01.02.2011

When one talks about investing in Emerging markets, let alone Bonds, one normally thinks of markets which are more volatile and largely politically unstable. However in most cases this is far from the truth as most people do not have a deep insight into this particular growing market. However WIOF has launched a fund which moves investment into Emerging Market Bonds. Bonds are good indicator of how the region’s countries’ economies are doing and underlie their huge growth potential. Thus the WIOF Global Emerging Markets Bond Fund enables you to participate in these markets’ sprint to greater heights. This fund primarily invests in fixed and floating rate debt securities issued or guaranteed by governments and corporate entities in the emerging markets of Europe, Asia, Africa and South America and offers a relatively conservative approach to the appealing global Emerging Market debt markets

Economic outlook

During the global crisis, emerging markets have experienced smaller output losses compared to the developed economies and are expected to demonstrate more robust growth in the subsequent years. A strong balance of payment position and the absence of large macroeconomic imbalances have made Emerging Markets more flexible and resilient in the face of the global downturn. The upsurge of commodity prices has positively affected the balance sheets of Emerging Market exporting countries, exposed to the commodity price swings. The recent global financial crisis has shifted economic momentum from Developed Markets to Emerging Markets, increasing the relative attractiveness of Emerging Markets and demonstrating that underlying fundamentals do make a difference.

With still no sight of any exit by the world’s major central banks has strengthened this particular form of investment. Also the growth and fiscal metrics of Emerging Market economies are relatively much stronger. And thanks to developed market debt problems Emerging Market debt has finally become truly a stand-alone asset class.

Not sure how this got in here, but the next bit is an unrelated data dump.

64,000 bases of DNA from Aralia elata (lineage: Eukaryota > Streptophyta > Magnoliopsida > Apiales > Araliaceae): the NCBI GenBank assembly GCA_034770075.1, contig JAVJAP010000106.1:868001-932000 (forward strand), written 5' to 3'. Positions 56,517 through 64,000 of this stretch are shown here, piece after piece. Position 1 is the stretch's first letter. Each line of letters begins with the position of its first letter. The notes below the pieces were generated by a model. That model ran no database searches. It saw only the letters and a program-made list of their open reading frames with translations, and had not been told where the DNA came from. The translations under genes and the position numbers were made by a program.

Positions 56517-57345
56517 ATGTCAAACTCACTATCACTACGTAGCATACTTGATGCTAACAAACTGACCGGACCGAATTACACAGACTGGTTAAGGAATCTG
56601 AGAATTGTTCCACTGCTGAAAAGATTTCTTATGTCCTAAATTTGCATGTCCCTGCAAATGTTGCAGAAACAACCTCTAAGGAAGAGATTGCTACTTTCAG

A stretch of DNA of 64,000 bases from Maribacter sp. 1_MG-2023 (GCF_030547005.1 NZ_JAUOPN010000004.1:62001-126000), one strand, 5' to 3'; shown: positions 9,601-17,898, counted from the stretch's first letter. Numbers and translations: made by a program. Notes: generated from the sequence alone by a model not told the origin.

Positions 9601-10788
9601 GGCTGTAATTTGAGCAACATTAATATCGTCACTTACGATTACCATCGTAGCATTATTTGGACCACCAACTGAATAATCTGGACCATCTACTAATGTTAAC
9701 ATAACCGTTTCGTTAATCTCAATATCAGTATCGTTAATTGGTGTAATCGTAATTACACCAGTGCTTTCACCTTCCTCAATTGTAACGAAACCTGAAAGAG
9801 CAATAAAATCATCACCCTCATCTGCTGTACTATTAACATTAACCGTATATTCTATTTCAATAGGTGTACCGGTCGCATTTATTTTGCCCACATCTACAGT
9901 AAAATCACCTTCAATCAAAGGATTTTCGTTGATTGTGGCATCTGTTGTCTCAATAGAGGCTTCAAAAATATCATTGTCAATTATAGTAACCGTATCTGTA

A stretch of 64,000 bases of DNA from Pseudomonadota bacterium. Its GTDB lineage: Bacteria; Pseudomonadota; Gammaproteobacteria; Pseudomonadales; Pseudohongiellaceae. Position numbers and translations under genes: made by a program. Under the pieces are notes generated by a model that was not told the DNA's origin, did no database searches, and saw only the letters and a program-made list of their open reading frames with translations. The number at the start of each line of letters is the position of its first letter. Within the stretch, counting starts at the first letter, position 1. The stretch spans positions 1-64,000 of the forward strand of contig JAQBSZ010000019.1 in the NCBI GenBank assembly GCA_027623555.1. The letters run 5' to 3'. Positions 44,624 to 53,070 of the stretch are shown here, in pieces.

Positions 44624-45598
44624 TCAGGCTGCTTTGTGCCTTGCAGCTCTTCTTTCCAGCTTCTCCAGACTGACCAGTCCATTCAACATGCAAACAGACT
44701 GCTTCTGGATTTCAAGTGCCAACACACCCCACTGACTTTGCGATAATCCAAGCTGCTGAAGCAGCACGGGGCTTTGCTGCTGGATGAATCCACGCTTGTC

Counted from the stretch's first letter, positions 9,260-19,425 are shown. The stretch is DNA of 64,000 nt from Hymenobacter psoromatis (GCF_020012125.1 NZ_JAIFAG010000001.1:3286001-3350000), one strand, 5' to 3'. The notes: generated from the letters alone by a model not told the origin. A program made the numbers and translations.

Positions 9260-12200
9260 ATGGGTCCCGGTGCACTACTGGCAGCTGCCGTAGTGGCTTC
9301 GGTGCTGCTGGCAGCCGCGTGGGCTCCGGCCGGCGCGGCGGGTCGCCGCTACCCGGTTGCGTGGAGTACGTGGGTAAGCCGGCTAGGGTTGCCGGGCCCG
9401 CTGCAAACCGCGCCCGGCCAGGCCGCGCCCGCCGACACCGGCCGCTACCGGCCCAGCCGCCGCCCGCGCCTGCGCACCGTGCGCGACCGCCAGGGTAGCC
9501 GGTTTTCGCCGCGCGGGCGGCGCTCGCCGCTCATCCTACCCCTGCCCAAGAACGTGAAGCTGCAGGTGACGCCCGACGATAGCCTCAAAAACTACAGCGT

Real GDP (forecast), % change yoy

Advanced economies

Developing Asia

Take a closer look at the regions

 

Latin America

Latin America’s economy has proven to be fairly resilient - after a contraction in 2009, the sector’s real growth has bounced back to pre-crisis levels with GDP projected to increase by around 6% in 2010. Economic growth has proven to be self-sustaining supported by strong domestic demand in Brazil, Chile and Peru with positive spill-over into the region’s other economies through trade channels. The region’s commodity-exporting economies have notably benefitted from the rapid rebound in the external demand and rise in commodity prices. The region to a significant degree has profited from the low interest rate environment in the advanced economies.

Eastern Europe/CIS

Although Eastern European and CIS countries have experienced the most severe downturn compared to the other Emerging Market regions, in 2010 they already returned to growth. Owing to the favourable external environment and the rebound in commodity markets with prices soaring to two year highs, the growth of the CIS countries’ economies is expected to accelerate in 2011. CIS countries public finance position has remained relatively strong compared to the regions, despite deterioration of the fiscal balance during the downturn.